LOS ANGELES, Nov. 20 As we approach Thanksgiving and prepare for our annual feasts, more than 1.25 million people in Los Angeles sadly don't have enough to eat. To help understand the magnitude of the problem, that's nearly the population of Philadelphia. Children, workers, people you see every day are hungry - and the situation is getting worse as the unemployment rate continues to increase.
The Jewish Federation of Greater Los Angeles is Fed Up with Hunger; and today it will unveil a Blueprint to End Hunger in Los Angeles.
Supervisor Zev Yaroslavsky, Councilmember Paul Koretz, School Board Member Steve Zimmer and H. Eric Schockman, President of MAZON: A Jewish Response to Hunger, are scheduled to speak at the unveiling at The Jewish Federation's headquarters and announce ways in which they will partner with the Federation to realize the comprehensive, realistic solutions outlined in the Blueprint.
The Blueprint addresses sustainable food goals, presents achievable objectives for using resources that already exist, and proposes ways to eliminate the barriers to healthy food that affect too many in our county. One of the core recommendations of the Blueprint is that the County, City and LAUSD focus additional energy on hunger issues and better coordinate services. To that end, Supervisor Zev Yaroslavsky, Councilmember Paul Koretz and School Board Member Steve Zimmer will announce motions that each plan to introduce in his respective branches of government in support of these ideas.
"By pulling together disparate resources and engaging elected officials, we can make immediate strides toward eliminating hunger and food insecurity in our community," said John R. Fishel, President of The Jewish Federation of Greater Los Angeles. "Now more than ever, we have a responsibility to help each other meet our basic needs."
The Blueprint, written by The Jewish Federation, in consultation with leading anti-hunger organizations from across Los Angeles, including MAZON: A Jewish Response to Hunger, dovetails with the Obama Administration's pledge to end childhood hunger by 2015 and will serve as a model nationwide. A copy of the Blueprint will be available online at www.FedUpWithHunger.org and clicking on the "Advocate" tab.
The Blueprint outlines the ways local officials will work together to reverse some of the alarming statistics associated with this ever-worsening problem:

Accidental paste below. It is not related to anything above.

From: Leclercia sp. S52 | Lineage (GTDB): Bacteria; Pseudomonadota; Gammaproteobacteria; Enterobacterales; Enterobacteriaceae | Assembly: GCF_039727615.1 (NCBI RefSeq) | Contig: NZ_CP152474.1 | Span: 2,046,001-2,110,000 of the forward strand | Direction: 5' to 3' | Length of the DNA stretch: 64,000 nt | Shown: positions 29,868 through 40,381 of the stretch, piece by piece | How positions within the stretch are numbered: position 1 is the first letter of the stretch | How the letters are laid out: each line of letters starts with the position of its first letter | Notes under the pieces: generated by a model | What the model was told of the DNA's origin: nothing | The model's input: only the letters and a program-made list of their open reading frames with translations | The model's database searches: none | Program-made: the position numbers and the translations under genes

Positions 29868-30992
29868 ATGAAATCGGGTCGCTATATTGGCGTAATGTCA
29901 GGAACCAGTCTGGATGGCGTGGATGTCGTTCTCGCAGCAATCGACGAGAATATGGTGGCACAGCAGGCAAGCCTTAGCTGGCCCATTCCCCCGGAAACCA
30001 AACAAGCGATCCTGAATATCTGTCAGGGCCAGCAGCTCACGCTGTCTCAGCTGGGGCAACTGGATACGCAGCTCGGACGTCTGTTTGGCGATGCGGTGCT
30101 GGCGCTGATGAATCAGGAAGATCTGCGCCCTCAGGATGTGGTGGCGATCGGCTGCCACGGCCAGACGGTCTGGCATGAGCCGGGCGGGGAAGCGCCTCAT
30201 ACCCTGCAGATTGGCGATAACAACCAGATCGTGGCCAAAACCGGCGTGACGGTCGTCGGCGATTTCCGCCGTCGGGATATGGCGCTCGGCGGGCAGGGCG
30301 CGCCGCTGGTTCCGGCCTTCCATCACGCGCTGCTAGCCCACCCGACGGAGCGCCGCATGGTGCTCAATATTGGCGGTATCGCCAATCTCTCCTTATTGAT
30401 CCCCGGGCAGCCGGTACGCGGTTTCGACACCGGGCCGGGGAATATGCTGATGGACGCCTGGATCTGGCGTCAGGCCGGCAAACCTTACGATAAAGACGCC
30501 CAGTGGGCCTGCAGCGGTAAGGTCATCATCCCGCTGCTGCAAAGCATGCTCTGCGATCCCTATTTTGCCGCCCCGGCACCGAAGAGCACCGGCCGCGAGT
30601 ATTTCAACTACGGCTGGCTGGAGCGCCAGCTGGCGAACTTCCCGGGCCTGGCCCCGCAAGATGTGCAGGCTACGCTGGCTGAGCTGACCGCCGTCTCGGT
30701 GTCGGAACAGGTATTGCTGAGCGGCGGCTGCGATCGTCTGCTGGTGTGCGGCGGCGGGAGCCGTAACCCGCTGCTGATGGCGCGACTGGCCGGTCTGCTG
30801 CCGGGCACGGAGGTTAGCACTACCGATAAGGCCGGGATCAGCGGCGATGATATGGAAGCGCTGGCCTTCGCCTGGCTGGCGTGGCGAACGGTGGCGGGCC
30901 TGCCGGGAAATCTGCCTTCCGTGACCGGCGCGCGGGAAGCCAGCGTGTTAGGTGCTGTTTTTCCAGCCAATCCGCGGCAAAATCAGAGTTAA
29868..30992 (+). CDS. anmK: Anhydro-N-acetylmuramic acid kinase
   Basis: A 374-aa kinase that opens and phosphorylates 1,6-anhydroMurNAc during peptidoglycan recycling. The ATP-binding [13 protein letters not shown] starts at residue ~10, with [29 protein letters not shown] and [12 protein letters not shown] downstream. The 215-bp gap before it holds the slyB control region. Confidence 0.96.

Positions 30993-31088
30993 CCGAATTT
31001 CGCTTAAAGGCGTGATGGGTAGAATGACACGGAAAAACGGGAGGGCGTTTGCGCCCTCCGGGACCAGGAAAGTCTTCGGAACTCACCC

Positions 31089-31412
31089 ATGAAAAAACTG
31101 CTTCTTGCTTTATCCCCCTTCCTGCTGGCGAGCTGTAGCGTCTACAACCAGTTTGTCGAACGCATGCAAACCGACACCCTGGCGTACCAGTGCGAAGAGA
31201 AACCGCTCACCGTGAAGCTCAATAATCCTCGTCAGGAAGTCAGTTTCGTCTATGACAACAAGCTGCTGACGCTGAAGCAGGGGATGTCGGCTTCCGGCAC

In response to this unconscionable, yet fixable crisis, The Jewish Federation of Greater Los Angeles launched Fed Up with Hunger in September, an initiative aimed at ensuring that the county's entire population has enough to eat. The Blueprint to End Hunger in Los Angeles is a key component of that initiative, as is a new Web site that offers information to people in need and people who want to become volunteers and advocates: www.fedupwithhunger.org.
A panel discussion with activists and hunger leaders will immediately follow the press conference at 9 a.m. to discuss how to best implement the Blueprint's anti-hunger objectives.
Fed Up with Hunger is a community-wide initiative to end hunger in Los Angeles through fundraising, humanitarian work and advocacy. Created by the Jewish Federation of Greater Los Angeles, Fed Up with Hunger, joins partners from communities all over Los Angeles in the effort to alleviate hunger and its causes. Our core partners include MAZON, A Jewish Response to Hunger, The SOVA Community Food and Resource Program of Jewish Family Service and The Board of Rabbis of Southern California.
The Jewish Federation of Greater Los Angeles - L.A.'s largest Jewish nonprofit - identifies and funds social service, educational and humanitarian needs locally, in Israel and around the world.
-- Local food pantries are seeing a 50% increase in clients. -- More than 50 % of the people who are eligible for entitlement programs such as Food Stamps do not receive them. -- Only 10% percent of people who are going hungry everyday in Los Angeles are part of the homeless population. -- 50% of L.A. County seniors do not have enough money to buy adequate food. -- 25% of children in L.A. County are food insecure.
SOURCE Jewish Federation of Greater Los Angeles